The other test for me is, can the fetus, or whomever, make a rational choice? Are her actions controlled by physical forces, or does she have some say in the matter? The medieval philosopher John Buridan tells the story of a mule stuck equidistant between two piles of food, who is not more drawn by one or the other so he can never decide to move. Even to the point that he starves. If you're not like that, then you can add something to the world or detract from it in a way that wouldn't have happened if the world had unrolled mechanically. This is what the Biblical author meant when he spoke of being "made in the image of God." We are sub-creators, co-creators, even, and destroying that is wrong in a way that it isn't wrong to destroy non-human things.

#6. So the abortion of a newly-conceived fetus is not killing a human. (A necessary first step towards murder, but not in itself sufficient; see below.) That's why I don't think that early abortions are murder. That's why I'm in favor of all contraception, even if it keeps a fertilized zygote from implanting. I'm also in favor of easy access to morning after pills. Contraception is better, but if that fails and a woman knows she does not want to be pregnant, she has a moral obligation to act as quickly as she can. A woman also has a moral obligation to decide what she wants in a reasonably quick time frame. She should not rush through this decision, but neither should she put it off. The more time passes, the more developed the fetus will become and the wronger the abortion becomes. Ideally I think every sexually active woman should know what she'd do before becoming sexually active: does she want to be pregnant, what is she doing to prevent it, and if those precautions fail what will she do then?

#7. Which of course means that sex education about contraception is important. Crucial. As is the availability of contraception.

#8. Yes, I think sex should be reserved for committed monogamous couples. It creates a powerful bond that hurts when we have to break it. I'm sure some people reading this will think we should just not have sex until we're ready to get married. But,

  • To quote Mike Logan from Law & Order: "And crooks shouldn't have guns. Get real." There's the practical matter that some people will have sex, willingly or not, before they're ready to have a child. For these people, contraception and/or early abortion is much better than late abortion.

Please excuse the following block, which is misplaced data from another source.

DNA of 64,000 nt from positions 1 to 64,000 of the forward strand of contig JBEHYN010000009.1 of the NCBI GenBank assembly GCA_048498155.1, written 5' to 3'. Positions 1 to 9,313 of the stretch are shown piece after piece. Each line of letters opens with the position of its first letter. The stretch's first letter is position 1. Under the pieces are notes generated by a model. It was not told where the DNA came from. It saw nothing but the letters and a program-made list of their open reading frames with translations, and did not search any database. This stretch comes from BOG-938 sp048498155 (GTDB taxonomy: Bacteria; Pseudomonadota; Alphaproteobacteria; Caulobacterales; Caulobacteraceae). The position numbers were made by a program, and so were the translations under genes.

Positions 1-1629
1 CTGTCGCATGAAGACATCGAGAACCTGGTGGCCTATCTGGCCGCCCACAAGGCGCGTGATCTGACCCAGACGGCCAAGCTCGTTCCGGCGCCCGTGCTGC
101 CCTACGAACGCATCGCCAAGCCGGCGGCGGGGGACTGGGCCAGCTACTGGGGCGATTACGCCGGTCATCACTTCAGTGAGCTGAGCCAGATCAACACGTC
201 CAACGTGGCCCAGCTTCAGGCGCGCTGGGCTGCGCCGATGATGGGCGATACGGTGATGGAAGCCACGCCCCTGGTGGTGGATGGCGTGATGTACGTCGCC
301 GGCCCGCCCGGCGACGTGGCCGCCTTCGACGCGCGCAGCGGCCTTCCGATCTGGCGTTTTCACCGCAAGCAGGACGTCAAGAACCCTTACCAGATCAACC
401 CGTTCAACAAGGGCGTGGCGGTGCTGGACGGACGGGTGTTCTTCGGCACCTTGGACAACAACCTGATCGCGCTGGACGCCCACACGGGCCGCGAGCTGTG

• There are some legitimate circumstances where a couple should have sex but not want to procreate quite yet. For example, a young married couple that isn't financially ready to provide for a child. Or if the mother has a health condition that would make a pregnancy a real threat to her life. In these cases contraception is the moral choice.


#9.A fetus never has the right to use my body, but there comes a point in time where the moral thing to do on my part is to let a fetus use my body. Kind of like a starving man has no right to my money, but the right thing to do is for me to give it to him. "Right" is one of those funny words that can mean completely different things in different contexts.

#10. That means that there may come a time when what was a fetus is now a human, and there's no way to keep it from using my body that won't kill her. Philosophers have tried to parse whether it's really murder, to keep someone from accessing your body if that means the person will die. (For instance, if a Jew wants to use my basement to hide from the Nazis, and I don't let him knowing he'll be caught and killed, is that murder? I'm honestly not sure. That's why I'd say a woman really ought to keep things from getting to that point if she doesn't want to be pregnant.